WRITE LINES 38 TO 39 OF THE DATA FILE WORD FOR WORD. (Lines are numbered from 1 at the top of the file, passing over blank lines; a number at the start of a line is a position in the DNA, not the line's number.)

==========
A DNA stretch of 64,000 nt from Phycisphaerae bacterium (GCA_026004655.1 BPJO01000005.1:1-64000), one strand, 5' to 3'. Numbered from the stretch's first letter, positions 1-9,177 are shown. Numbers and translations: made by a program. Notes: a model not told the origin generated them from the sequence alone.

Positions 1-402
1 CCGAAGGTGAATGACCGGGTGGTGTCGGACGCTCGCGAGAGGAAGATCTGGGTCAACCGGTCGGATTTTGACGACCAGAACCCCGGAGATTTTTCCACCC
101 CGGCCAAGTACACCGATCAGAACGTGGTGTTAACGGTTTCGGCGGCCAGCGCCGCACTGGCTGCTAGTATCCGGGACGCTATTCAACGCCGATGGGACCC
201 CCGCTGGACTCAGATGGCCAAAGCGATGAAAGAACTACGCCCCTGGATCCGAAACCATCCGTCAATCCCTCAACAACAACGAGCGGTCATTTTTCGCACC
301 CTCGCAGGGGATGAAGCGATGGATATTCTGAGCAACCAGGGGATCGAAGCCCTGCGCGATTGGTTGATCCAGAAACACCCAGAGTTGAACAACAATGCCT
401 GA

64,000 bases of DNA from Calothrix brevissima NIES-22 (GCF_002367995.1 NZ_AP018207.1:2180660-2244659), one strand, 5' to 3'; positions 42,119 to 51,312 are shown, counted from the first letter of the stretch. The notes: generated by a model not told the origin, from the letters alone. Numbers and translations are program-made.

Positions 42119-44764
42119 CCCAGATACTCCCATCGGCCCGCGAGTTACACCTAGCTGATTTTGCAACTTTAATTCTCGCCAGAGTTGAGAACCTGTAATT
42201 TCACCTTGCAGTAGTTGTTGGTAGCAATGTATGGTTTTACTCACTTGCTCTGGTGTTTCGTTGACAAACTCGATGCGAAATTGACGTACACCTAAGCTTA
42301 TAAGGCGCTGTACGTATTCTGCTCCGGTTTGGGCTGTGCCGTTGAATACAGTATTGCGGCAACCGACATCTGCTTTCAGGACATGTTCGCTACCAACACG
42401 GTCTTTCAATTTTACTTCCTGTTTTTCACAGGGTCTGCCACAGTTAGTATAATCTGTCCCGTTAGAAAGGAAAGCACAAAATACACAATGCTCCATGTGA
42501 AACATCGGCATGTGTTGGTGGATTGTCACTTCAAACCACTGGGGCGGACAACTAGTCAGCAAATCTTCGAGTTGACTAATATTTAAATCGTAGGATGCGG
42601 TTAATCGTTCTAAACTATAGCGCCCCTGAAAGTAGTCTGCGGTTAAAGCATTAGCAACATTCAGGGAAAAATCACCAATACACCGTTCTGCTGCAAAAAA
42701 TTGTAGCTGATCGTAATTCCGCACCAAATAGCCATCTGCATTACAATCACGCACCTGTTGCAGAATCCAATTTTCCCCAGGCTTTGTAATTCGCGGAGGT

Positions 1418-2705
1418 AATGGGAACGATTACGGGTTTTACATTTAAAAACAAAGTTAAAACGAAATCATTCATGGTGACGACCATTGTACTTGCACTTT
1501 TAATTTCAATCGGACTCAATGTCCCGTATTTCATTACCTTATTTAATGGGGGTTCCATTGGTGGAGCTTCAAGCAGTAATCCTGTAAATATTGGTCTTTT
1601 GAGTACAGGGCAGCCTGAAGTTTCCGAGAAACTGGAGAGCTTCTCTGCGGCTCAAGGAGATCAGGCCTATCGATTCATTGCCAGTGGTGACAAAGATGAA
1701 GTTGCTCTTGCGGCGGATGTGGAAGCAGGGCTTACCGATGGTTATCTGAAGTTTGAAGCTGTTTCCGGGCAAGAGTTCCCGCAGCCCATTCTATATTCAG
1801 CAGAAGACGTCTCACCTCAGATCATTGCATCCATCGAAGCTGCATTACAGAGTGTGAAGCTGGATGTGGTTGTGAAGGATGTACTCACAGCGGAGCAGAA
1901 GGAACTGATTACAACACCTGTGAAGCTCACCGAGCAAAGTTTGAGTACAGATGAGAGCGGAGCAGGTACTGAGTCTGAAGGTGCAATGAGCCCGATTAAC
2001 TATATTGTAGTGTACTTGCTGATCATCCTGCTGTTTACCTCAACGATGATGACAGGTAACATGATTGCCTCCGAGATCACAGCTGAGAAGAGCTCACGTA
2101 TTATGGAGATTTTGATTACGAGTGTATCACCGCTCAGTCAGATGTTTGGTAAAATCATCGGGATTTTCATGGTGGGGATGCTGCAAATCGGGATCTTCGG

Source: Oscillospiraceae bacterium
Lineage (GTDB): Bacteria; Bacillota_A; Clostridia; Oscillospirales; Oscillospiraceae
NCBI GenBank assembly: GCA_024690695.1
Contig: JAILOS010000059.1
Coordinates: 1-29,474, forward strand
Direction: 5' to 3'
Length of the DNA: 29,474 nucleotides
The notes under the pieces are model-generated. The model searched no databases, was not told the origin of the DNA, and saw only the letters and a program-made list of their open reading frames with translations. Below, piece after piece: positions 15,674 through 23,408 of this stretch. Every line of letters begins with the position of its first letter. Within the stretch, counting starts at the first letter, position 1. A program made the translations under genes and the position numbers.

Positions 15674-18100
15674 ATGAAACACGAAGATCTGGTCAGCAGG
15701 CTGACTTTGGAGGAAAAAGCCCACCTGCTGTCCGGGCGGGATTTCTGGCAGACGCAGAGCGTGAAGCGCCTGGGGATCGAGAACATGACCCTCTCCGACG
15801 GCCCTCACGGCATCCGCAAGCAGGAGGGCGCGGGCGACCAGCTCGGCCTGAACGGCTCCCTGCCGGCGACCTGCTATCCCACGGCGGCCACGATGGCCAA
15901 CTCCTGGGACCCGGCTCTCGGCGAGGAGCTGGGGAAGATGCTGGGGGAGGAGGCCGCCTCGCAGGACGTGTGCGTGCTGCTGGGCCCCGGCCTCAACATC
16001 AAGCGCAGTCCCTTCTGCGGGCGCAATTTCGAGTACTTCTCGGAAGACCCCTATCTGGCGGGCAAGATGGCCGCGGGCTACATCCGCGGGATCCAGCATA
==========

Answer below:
15901 CTCCTGGGACCCGGCTCTCGGCGAGGAGCTGGGGAAGATGCTGGGGGAGGAGGCCGCCTCGCAGGACGTGTGCGTGCTGCTGGGCCCCGGCCTCAACATC
16001 AAGCGCAGTCCCTTCTGCGGGCGCAATTTCGAGTACTTCTCGGAAGACCCCTATCTGGCGGGCAAGATGGCCGCGGGCTACATCCGCGGGATCCAGCATA